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The Palestine Times Newspaper Aims at Reporting the Truth to the World | ASHARQ AL-AWSAT English Archive 2005 -2017
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Ramallah, Asharq Al Awsat – Palestinian media lacks the medium through which it can address and engage with foreign and Israeli public opinion. Observers and specialists often complain of the weakness of the Palestinian media, especially in comparison to the Israeli dominance in the field, which is successful in effectively addressing the world and even thoroughly following up on Palestinian issues in a way that reveals many of the most important and sensitive causes.

Published in Ramallah and just launched last week, ‘Palestine Times’ is the first foreign daily newspaper to be published in the Palestinian territories since al Fajr (English-language weekly) closed down in the 1990s, also marking the first newspaper to appear in English following the creation of the Palestinian Authority in 1994. According to the Editor-in-Chief, Maher Abu Khater, ‘Palestine Times’ aims to address the world in a different and specialized language, adding that the daily’s primary goal is, ‘to deliver information from Palestinian sources to the foreign reader.” He acknowledged the difficulties faced in distribution, particularly in Gaza and the West Bank, since it’s published in English and approximately costs US $1.25 while other Palestinian newspapers are sold for prices substantially under a dollar.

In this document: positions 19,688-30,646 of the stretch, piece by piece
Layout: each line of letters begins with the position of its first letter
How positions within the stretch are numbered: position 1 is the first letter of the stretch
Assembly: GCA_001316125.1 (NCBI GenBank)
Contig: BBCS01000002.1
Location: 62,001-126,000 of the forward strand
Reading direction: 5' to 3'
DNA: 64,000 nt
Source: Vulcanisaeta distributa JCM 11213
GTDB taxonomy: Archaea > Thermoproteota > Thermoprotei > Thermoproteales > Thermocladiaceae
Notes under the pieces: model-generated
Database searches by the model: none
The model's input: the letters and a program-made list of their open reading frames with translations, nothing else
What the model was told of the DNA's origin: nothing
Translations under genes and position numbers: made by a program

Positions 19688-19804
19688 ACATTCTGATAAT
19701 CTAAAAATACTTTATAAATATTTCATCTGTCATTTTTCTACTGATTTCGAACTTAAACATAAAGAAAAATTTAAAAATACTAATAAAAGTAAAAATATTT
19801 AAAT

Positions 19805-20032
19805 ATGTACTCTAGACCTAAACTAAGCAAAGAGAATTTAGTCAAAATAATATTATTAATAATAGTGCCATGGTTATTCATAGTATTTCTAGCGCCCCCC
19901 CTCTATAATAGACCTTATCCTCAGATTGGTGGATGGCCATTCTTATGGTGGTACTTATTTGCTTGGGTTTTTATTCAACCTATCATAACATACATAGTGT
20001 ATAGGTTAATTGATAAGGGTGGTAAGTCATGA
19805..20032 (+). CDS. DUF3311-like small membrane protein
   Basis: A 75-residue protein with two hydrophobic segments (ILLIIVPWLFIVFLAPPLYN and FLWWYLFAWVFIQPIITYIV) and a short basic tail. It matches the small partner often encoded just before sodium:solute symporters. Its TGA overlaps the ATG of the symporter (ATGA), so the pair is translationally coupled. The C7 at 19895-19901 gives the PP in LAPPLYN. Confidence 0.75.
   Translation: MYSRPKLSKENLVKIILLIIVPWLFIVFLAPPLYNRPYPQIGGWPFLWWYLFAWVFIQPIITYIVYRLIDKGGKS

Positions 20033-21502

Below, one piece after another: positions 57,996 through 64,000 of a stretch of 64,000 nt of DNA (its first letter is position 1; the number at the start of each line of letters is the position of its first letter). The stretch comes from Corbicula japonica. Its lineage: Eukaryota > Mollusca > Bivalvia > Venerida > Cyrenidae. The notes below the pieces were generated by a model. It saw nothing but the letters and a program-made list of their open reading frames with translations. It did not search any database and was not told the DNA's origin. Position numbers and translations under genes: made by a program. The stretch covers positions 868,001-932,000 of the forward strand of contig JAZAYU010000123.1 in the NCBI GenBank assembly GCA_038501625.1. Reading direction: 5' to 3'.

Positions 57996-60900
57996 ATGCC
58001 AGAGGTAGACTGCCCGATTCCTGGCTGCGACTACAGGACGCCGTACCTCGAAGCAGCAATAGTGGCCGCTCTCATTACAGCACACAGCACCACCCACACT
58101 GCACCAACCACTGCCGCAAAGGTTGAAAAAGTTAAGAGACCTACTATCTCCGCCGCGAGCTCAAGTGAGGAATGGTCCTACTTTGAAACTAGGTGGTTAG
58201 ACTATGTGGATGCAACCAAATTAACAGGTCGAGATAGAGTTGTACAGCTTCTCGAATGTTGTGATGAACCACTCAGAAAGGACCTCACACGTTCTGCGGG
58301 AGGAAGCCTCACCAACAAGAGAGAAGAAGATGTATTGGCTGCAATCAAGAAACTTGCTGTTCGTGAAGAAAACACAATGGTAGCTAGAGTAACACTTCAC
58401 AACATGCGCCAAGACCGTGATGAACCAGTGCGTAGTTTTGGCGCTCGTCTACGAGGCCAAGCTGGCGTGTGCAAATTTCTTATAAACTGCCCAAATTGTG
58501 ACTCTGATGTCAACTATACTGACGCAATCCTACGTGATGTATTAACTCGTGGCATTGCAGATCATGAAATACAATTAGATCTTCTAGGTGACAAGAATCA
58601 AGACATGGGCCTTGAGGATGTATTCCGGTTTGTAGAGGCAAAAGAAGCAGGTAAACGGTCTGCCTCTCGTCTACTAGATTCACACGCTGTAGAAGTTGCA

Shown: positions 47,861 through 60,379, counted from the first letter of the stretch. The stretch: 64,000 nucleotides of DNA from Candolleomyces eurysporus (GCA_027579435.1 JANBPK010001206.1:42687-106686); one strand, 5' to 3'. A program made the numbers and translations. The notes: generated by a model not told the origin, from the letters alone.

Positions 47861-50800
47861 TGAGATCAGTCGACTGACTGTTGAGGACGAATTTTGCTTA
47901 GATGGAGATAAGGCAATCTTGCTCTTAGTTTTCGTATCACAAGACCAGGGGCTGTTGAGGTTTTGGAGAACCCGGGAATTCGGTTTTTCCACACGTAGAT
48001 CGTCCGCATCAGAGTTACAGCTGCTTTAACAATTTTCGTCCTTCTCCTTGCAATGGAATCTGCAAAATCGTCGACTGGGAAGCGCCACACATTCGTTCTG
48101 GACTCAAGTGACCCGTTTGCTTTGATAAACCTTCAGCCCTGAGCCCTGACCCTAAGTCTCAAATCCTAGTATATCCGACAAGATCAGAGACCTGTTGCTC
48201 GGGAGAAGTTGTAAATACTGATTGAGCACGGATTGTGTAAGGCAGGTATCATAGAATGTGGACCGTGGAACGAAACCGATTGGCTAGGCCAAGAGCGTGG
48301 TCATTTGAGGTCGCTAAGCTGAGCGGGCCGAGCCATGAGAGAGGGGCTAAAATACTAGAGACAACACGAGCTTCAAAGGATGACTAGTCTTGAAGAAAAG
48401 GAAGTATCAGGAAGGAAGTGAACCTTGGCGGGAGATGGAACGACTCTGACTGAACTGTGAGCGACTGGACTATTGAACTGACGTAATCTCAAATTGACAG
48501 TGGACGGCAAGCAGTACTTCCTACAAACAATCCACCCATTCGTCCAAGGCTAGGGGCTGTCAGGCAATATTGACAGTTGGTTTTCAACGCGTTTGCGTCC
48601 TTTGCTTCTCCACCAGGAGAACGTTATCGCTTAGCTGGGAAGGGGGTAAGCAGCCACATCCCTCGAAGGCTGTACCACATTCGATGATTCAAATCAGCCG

Speaking to Asharq Al Awsat, Abu Khater stressed that the newspaper is not aimed at Palestinians inasmuch as foreigners working in Palestine, with the added intention of achieving a presence within the Israeli public opinion. He stated that the ‘Palestine Times’ chiefly relies on the Israeli market for distribution; figures currently stand at 5,000 copies. Emphasizing that the paper will mainly be competing against Israeli not Palestinian papers, Abu Khater realizes that his newspaper is under the spotlight by virtue of it being unique and critically important to the Palestinian experience. He defines it as an, “independent, commercial and profit-based” paper that is not affiliated to any organization or particular political entity. He supports his statement by citing that the paper adopts a tolerant attitude and a range of different opinions such as including two articles in its first issue; one by the Palestinian Authority’s Cabinet Secretary, Ahmed Abdul Rahman, and another by Dr Ghazi Hamad, the spokesman of the Palestinian government, Hamas.

Abu Khater has confirmed that he is still engaged in negotiations with writers and reporters about potential positions in the newspaper although the staff is currently comprised of approximately 40 journalists, correspondents and editors, some of whom are foreigners who work in the editorial department, while others are spread out in the West Bank and Gaza. However, despite obtaining a permit from the Israeli authorities allowing for the newspaper’s distribution in Israel, it has yet to be distributed owing to technical reasons related to the Israeli distribution company. Abu Khater believes that if the paper can sell over 10,000 copies in Israel, it will have succeeded.